How we picked and tested
For most people, the best window air conditioner runs quietly without jarring whines, whooshes, or whirs, and with as much control over climate settings and air direction as possible. Ideally, it should pass the bedroom test: If it’s good enough to sleep near, it’s good enough for any other room in your house.
Everything else is much less important. Installation and maintenance should be easy, but they don’t vary too much from model to model, and you have to deal with them only a couple times per year. And cooling power and energy efficiency are so similar for window ACs at a given Btu rating that it’s barely worth worrying about. For this guide, we focused on models with 8,000 Btu, which are the most popular size and are suited for spaces between 300 and 350 square feet.
Our testing began by tracking down about 45 current-model window air conditioners with that cooling capacity. Based on specs, features, price, and our experience with older versions of some models, we settled on eight finalists. We then tested each of the finalists for noise by standing 6 feet away from each unit and measuring volume at the low, medium, and high fan settings, with and without the compressor running, and making note of any frequency spikes.
We also judged our finalists on the level of user control they allowed. One important area where window ACs can differ is their fan vents, which control the direction of airflow. We also considered the number of fan speeds, extra cooling modes, and the depth of remote control.
The LG LW8016ER is the window AC you should probably get, especially if it’s for an office, den, or other room where you won’t be sleeping. Compared with other ACs at this price, it’s quieter and hums along at a lower pitch, so it’s easier on the ears. It offers a greater level of flexibility than most of its competitors, covering all the little details, from the fan’s directional controls and outdoor-air vent to the dehumidifier mode and removable drain plug. This is the second summer in a row that we’ve recommended the LW8016ER as our top pick.
Most air conditioners are loud, but the LW8016ER is a bit quieter overall and sounds lower-pitched than the other 8,000-Btu models we tested. At its absolute loudest, with the compressor on and the fan at full speed, we measured it running at 66 dBC; the lowest fan-only setting is about 60 dBC. Although the overall volume is not much quieter than competing models, the LW8016ER will probably sound quieter to most people because it’s loudest at low frequencies. The most prominent sound it makes is a deep hum, which is almost (almost) relaxing.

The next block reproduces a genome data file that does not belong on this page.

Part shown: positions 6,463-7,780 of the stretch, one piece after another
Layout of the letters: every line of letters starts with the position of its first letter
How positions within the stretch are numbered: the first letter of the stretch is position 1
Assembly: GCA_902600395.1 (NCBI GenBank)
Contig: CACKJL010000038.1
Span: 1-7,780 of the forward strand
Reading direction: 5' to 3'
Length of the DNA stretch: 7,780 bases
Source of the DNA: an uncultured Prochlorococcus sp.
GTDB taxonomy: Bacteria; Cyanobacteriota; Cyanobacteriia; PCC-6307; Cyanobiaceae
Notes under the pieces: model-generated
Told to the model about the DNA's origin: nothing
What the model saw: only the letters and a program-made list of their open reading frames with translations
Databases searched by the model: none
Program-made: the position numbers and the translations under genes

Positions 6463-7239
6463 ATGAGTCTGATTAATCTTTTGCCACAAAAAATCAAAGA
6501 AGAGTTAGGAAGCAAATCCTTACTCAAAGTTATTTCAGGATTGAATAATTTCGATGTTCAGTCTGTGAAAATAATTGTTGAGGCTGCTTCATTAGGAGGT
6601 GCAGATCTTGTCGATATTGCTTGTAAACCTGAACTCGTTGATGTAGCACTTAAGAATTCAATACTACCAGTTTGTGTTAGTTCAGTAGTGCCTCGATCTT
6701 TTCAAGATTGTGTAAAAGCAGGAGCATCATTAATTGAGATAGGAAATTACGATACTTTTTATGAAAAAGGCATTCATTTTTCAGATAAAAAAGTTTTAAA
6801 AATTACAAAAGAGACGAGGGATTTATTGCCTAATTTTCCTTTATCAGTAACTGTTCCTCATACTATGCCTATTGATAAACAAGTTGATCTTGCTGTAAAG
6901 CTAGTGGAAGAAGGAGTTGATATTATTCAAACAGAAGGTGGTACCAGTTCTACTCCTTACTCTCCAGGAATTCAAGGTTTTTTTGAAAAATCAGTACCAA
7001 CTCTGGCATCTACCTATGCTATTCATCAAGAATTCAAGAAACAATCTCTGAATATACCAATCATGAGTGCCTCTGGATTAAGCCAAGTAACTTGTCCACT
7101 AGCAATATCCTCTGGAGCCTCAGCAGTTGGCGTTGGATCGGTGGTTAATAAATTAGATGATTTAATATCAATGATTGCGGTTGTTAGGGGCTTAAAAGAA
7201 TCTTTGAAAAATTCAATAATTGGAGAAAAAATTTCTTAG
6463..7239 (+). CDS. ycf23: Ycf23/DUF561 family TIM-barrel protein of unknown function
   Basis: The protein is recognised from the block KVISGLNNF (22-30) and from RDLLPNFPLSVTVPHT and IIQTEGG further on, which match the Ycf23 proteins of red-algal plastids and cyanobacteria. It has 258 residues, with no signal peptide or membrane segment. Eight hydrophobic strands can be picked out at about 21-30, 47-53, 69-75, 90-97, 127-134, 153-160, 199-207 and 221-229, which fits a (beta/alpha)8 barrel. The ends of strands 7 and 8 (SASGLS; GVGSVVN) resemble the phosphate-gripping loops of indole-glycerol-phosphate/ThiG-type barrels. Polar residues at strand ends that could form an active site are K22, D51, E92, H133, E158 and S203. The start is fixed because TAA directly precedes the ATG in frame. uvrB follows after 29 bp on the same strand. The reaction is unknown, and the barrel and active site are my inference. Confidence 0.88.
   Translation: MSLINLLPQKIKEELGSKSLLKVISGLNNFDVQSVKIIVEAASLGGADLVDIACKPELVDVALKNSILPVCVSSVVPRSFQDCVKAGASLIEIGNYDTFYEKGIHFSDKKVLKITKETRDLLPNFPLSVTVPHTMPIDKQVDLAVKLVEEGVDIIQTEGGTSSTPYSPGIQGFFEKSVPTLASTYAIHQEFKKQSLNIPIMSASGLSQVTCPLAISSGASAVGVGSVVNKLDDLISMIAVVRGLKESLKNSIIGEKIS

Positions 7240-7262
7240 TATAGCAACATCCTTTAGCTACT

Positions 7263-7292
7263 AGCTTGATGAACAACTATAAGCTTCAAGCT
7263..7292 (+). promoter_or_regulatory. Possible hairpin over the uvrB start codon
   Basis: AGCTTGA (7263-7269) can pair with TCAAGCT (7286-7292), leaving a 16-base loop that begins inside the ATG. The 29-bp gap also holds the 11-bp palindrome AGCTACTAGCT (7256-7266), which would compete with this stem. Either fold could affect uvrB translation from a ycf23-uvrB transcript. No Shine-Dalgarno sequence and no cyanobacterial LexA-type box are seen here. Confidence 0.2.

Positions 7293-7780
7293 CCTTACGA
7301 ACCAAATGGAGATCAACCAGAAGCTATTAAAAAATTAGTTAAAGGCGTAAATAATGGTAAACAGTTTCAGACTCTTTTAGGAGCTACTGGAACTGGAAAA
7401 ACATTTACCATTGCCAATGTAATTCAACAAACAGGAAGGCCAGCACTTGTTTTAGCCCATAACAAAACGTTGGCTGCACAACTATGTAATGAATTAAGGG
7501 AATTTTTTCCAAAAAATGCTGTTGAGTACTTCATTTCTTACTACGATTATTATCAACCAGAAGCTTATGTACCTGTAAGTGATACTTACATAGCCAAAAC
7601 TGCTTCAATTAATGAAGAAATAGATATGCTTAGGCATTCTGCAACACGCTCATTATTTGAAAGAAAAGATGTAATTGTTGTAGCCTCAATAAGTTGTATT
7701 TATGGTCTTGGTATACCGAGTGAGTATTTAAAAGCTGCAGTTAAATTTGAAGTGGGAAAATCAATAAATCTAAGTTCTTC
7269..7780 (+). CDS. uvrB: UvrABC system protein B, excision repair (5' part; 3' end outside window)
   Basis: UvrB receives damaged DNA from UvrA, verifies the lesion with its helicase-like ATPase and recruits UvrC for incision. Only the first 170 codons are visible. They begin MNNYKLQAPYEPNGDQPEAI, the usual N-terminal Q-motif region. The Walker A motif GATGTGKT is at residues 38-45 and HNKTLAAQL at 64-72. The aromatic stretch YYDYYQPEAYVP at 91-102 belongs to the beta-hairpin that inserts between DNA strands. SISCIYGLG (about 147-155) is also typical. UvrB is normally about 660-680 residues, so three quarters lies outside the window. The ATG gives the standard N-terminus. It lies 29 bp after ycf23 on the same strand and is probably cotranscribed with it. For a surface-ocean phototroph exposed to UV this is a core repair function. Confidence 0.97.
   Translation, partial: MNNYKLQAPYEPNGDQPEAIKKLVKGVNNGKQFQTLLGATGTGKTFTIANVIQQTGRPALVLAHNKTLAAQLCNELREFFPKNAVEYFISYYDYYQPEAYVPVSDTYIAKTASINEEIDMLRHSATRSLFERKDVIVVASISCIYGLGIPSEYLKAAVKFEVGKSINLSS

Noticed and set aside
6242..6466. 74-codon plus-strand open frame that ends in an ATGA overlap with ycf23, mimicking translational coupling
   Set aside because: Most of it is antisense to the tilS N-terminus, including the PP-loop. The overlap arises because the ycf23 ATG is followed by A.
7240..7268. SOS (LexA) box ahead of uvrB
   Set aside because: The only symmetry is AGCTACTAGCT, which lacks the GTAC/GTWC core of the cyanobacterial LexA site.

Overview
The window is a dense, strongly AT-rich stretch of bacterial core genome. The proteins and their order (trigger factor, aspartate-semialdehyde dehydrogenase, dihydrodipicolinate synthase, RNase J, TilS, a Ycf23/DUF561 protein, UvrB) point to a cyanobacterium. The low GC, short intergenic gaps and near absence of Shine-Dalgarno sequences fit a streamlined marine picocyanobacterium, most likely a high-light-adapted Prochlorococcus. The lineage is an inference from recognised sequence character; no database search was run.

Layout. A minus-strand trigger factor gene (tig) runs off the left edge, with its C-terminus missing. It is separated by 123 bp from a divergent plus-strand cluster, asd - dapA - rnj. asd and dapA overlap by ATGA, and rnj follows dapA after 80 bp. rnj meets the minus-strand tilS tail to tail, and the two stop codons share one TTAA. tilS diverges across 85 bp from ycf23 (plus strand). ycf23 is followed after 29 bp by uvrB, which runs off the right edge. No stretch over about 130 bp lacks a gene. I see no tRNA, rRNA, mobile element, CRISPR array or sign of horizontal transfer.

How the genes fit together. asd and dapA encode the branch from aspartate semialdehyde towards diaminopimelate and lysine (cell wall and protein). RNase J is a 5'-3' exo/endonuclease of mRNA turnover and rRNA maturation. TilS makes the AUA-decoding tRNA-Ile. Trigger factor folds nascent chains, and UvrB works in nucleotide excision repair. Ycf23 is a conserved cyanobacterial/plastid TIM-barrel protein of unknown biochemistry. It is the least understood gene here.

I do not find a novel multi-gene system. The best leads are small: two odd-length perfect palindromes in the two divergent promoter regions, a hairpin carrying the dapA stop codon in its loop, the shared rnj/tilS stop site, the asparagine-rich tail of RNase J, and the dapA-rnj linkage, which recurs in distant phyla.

The LW8016ER was the most cumbersome to install of all the window units we tested, but only modestly so. The worst part is that the weight is lopsided toward the back of the unit, so it feels slightly more treacherous to seat on a windowsill. Another nitpicky detail: The side curtains screw in, whereas those of most other units slide in. That said, you’ll have to deal with installation only once each spring and once each fall, so it’s not a huge deal.
Runner-up: As effective, a bit louder
If our main pick is unavailable, the Frigidaire FFRE0833S1 is another affordable, widely available window AC. On cooling performance, the FFRE0833S1 works just like our main pick, and its price is often similar. But it runs slightly louder than our top pick (63 dBC on the lowest fan setting, and 67 dBC on the max setting) and with a more noticeable, higher-pitched whine.
Some little user-control features are lacking, too. The disc-shaped fan blades on the FFRE0833S1 permanently blow at least some air toward the right side of the unit, even if you direct most of it to the left. It also doesn’t have a drain, so in very humid conditions it can start to make an obnoxious flickering, bubbling noise as the fan passes through the pool of condensed water built up in the baseplate.
In its favor, though, the Frigidaire FFRE0833S1 is easier to install than our main pick. It’s 10 pounds lighter, with a smaller chassis and a more-centered weight distribution. Also, its side curtains slide in, rather than screw in, saving a few minutes of work and frustration.
Upgrade: Quieter but pricier
If you’re installing an air conditioner in your bedroom, or if you just value peace and quiet in other rooms, a few ACs are noticeably quieter than our main pick or runner-up, although they are more expensive.
As of late June 2017, our favorite bedroom AC, the Frigidaire Gallery FGRQ08L3T1 is out of stock. While we wait for it to come back, we recommend the Haier Serenity Series ESAQ406T in its place. The only caveat is that it’s available only in a 6,000 Btu version and is best suited for rooms smaller than 300 square feet.
At its lowest fan setting and with the cooling mode turned on, the Haier ESAQ406T runs at just 54.5 dBC, and at the high fan setting, it’s at least 6 dBC quieter than any other run-of-the-mill window AC.
If 6,000 Btu isn’t enough, but you can’t wait for our favorite 8,000 Btu bedroom unit to come back in stock, your other choice is the Friedrich Chill series, our upgrade pick for the latter part of summer 2016. These ACs are louder, larger, and more expensive than the new 2017 Frigidaire or Haier models, but they are widely available and come in a wider range of sizes.
This guide may have been updated by The Sweethome. To see the current recommendation, please go here.
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